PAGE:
- Improving qualifying conditions for foreign investors. The 2018 Measures amend the following qualifying conditions:
- Foreign investors must now all be financial institutions. Under the 2012-issued rules, this requirement was ‘one foreign investor at least should be a financial institution’;
- Under the 2012 measures, foreign investors had to have a good international reputation and solid business performance. The 2018 draft measures adds to this in that, in the past three years, their global business scale, revenue and profits must have been at the forefront of the world, and they must have highly-scored long-term credit rating.
- Clarifying the requirements for indirect foreign investment in Chinese-funded securities companies. There may be cases where the effective controlling party, of a Chinese-funded securities company, changes from being a Chinese person to a foreign person, without there being a change in the direct equity holder of the securities company. This could be where there is a change in the ownership of a higher-tier overseas holding company, i.e. an indirect offshore transfer. To address this, the 2018 Measures look through such arrangements and require the new foreign investors, who have taken control, to meet certain qualifying conditions within 3 months. Some of the qualifying conditions for the foreign investor include:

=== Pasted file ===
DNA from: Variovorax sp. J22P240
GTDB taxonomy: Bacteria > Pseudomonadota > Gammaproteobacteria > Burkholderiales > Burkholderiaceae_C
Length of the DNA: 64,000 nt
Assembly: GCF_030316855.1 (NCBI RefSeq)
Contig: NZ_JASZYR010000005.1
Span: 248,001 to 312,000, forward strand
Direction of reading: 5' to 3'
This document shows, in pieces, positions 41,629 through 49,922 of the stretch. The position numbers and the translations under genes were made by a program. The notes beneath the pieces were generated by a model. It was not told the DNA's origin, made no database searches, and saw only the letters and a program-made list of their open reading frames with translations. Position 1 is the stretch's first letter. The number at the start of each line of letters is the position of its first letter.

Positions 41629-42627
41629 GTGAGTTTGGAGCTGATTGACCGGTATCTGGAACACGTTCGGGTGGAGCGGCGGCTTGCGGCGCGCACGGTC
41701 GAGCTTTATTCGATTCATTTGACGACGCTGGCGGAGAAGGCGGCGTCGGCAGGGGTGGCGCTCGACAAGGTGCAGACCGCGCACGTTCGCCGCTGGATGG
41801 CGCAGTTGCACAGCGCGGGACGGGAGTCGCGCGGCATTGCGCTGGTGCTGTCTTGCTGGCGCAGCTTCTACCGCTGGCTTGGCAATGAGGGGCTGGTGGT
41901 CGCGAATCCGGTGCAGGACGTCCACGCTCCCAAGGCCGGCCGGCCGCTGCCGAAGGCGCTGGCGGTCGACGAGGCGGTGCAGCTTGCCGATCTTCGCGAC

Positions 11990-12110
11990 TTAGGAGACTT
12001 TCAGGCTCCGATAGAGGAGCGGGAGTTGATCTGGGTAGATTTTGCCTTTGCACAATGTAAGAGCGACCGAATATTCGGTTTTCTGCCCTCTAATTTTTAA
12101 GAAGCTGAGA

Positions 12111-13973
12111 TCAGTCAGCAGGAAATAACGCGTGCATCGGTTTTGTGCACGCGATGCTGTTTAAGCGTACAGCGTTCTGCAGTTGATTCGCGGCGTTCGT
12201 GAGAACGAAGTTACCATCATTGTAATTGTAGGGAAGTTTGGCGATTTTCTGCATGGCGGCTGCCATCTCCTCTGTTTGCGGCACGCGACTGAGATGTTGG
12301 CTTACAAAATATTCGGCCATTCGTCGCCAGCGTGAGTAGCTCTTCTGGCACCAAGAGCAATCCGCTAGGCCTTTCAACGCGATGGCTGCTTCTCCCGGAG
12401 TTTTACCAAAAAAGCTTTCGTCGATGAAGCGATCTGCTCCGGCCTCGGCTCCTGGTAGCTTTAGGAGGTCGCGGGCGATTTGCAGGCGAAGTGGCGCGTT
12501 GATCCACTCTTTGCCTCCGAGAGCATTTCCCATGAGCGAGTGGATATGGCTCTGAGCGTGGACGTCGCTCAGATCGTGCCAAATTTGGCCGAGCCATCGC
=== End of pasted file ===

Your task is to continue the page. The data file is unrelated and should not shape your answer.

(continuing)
(i) The foreign investor must be a financial institution established legitimately in its home country or region; (ii) the financial institution has been operating securities business for five or more years and has not been subject to major penalties imposed by regulatory authorities or judiciary authorities of its home country or region in the past three years; (iii) the financial institution has solid internal control system).
CSRC has updated the relevant administrative guidance for establishing securities companies following the 2018 Measures. When an eligible foreign investor intends to set up a JV securities companies, both of the 2018 Measures and the guidance should be read together, when making an application.
At the China-US economic meeting held in November 2017, China also made commitments on: (i) removing the foreign equity ownership holding requirement for Chinese-funded banks and financial asset management companies; (ii) relaxing the foreign investor equity holding limit for life insurance companies; and (iii) reducing customs duty for imported automobiles (see KPMG China Tax Weekly Update (Issue 45, November 2017) for details).